Tuesday, March 10, 2015

Cross stitch in a whole new way

We had this blank space over the couch in the sunroom.  It is a very long wall and needs substantial wall coverings.  

What it looked like when we first moved in, after the trim went from brown to white and we took down the beige metal mini blinds.

And after we painted.  Notice the blinds still on the floor.  It is embarrassing how long it took to take those to ReStore.

I have my rattan butterflies over the dresser {above} that I later painted grellow

but nothing else along this stretch of wall.  I wanted to make something creative, something I hadn't really seen before.  I came across this picture  by Alix Adams, and loved the idea.  It is a "cross-stitch" that she painted onto a board.

Cross Stitch Painting

I didn't want to do a deer head, because, while I really enjoy them when I see them, I see them a lot. I usually like things less and less the more I see them.  Also, a deer head seems more of a cozy inside thing, not a sunroom thing.  I did look for other animals to do, but ultimately decided to go in a totally different direction. 

A rotary phone!  I found a cross stitch pattern for one online and was able to copy it onto a piece of graph paper.  I tried to find the image again so I could link it, but I was unable to locate it.  

The main difference between mine and Alix's, other than subject matter, was that she used wood and paint.  She made her grid right on the wood, and you could see it in the finished project.  I didn't want that.  I decided to get the biggest canvas I could find and take a slightly different route.  I'd sew it!  I'm a terrible painter, but if I had a pattern I could sew right onto the canvas.

Let me tell you, this was not easy.  It is a math heavy job.  If I used stitches as large as my current sketch called for, they would be one-inch-by-one-inch squares.  Too big.  Instead, I made each square on my graph paper count for four stitches on my canvas.  I did not realize how much work this would end up being.

I made a grid on the backside of a canvas.  The corner braces were getting in my way, so I used our multi master to remove them without damaging the canvas.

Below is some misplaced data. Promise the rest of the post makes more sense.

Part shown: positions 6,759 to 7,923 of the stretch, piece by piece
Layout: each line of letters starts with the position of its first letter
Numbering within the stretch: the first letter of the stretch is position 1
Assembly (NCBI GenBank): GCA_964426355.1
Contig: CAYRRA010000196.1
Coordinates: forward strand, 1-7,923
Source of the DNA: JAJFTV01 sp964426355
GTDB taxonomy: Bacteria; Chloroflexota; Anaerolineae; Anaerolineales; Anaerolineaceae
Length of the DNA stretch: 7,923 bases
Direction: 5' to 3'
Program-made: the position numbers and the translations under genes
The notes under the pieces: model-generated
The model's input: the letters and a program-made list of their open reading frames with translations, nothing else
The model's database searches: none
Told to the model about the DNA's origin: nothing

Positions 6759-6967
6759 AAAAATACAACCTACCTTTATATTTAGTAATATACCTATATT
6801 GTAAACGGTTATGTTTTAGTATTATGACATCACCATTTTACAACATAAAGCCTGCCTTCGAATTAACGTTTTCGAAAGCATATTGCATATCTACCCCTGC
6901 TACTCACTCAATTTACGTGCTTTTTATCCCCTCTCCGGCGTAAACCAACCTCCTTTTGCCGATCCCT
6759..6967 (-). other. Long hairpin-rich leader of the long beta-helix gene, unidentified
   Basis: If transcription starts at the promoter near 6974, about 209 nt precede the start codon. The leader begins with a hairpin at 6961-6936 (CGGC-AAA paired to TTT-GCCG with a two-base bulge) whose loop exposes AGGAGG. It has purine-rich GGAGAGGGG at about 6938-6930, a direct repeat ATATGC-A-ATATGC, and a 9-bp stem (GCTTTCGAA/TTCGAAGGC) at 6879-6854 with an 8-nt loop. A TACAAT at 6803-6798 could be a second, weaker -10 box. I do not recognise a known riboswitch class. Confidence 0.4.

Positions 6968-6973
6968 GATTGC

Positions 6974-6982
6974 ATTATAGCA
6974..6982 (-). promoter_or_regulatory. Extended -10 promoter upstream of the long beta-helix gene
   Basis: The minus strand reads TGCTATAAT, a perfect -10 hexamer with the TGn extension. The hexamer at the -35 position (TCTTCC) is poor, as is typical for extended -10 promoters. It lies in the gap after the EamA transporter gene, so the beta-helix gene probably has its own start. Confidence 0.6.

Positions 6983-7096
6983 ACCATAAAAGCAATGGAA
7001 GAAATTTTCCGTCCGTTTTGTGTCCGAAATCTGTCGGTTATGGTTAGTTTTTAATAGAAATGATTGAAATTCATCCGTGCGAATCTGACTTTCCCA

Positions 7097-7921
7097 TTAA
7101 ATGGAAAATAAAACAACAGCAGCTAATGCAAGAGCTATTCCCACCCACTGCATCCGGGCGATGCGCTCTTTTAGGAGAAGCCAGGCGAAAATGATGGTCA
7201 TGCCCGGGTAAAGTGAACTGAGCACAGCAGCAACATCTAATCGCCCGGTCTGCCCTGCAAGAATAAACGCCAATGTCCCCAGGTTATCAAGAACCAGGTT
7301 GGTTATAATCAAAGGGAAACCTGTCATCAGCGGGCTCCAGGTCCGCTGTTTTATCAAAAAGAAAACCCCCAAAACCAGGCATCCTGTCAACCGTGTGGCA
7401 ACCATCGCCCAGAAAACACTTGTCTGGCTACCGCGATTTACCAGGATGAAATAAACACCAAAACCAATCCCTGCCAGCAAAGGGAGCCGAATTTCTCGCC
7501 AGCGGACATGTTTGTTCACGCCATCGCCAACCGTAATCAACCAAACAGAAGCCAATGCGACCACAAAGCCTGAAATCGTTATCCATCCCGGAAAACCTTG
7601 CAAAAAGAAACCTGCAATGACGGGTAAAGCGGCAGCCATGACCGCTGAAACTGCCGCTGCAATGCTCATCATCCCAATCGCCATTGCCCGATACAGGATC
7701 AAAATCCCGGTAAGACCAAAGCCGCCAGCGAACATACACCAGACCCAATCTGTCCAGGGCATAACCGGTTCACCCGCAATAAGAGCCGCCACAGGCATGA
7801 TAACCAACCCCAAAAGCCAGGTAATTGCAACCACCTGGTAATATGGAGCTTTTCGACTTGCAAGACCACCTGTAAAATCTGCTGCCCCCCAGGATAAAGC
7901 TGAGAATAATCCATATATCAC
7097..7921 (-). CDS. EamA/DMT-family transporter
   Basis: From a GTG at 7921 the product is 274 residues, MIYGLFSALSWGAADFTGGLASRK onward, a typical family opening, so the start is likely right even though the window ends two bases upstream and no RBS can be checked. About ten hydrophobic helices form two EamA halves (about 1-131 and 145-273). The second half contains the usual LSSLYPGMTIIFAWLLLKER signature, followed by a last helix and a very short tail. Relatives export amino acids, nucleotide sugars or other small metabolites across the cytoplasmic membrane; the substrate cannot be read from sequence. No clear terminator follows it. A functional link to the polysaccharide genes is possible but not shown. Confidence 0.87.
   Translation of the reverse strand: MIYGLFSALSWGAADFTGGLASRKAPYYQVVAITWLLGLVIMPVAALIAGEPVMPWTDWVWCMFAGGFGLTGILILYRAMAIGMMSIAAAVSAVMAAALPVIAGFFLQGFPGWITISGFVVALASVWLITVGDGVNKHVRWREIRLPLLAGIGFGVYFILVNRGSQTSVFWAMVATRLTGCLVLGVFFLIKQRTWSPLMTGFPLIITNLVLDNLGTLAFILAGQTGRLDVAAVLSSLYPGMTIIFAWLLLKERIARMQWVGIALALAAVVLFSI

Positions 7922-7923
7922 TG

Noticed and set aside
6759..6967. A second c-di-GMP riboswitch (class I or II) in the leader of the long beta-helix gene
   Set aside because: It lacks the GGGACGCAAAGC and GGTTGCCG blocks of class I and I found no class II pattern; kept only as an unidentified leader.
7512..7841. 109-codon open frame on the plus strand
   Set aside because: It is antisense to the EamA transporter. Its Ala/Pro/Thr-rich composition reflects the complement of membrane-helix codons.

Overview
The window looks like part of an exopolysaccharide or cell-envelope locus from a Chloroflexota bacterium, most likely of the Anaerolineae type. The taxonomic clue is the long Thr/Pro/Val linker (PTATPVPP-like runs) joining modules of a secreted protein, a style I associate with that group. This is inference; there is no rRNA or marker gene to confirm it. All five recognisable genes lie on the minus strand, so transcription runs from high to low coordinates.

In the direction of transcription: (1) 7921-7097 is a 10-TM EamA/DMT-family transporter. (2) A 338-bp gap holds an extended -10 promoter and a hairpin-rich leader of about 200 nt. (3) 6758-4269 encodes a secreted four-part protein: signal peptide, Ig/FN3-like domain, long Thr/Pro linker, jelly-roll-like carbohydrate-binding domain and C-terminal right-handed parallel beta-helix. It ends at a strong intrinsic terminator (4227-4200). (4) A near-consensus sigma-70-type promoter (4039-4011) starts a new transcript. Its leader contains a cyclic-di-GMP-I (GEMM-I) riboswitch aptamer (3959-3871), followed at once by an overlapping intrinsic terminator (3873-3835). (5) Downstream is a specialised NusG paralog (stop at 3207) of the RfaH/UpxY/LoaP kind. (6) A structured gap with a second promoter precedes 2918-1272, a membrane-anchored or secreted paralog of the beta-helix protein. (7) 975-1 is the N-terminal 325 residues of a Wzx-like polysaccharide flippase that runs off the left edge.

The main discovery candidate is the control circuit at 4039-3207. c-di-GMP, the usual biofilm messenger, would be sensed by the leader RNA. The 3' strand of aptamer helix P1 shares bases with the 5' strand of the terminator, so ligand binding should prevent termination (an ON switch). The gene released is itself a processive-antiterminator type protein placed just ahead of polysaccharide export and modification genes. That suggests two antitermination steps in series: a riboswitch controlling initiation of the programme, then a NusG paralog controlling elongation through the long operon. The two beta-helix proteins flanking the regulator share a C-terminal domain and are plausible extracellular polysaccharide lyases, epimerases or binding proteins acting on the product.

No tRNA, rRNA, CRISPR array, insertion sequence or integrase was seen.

Each of my squares were half an inch wide, and once I finished the grid, I marked my x's so that I would not mess up.  It was a big job, but worth it because I didn't have to count every row or second guess each stitch.  It put all of the thinking on the front end.

Then I began to stitch.  I used black embroidery floss and started from the bottom {with the canvas upside down}, going in the same direction the whole time. 

From the back, it looked like this.

As I got to the middle, I turned it right side up to finish it.

And, after nearly two weeks of working on it in the evenings, it was done.  This one nearly killed me. 

And when I say I finished it, I mean only in one direction.  I asked Handsome Hero what he thought and he said that it looked intentional, and that he hadn't realized the original plan called for x's, and he thought that x's would be too busy and he liked the abstractness and simplicity of the lines. 

He had me at "It looks intentional."  It was done.  I did paint the sides hot pink because, um, just because.  I like hot pink.

It fills the space pretty well now.  I think we do need something between it and the door, but I am not sure what.  I only know that it won't be square.  Too much of that going on.

If you want to attempt this project, I would offer these sage words of advice.  The canvas is tough to pull the needle through and my hands ached a lot.  Use a thimble and your fingers will thank you.  Also, check twice before poking the needle through - the hole doesn't readily go away.  However, I have not noticed my mistake holes since putting it up.  And, while you want to be as straight as possible, you will not achieve perfection, so don't stress about it.  Observe the close up:

And lastly, don't forget to reverse your pattern when you do it on the backside {if it's important for the picture}.  I didn't do this, and my phone is backwards, which doesn't matter except for the dial.

I could have fixed this, but then those holes would have been much more noticeable.  No one notices it but me, anyway.  And now you, because I told you.


  1. I love it! I used the same pattern to cross stitch my old iPhone cover a few years ago.

  2. Retro! I love it. You did a great job. :-)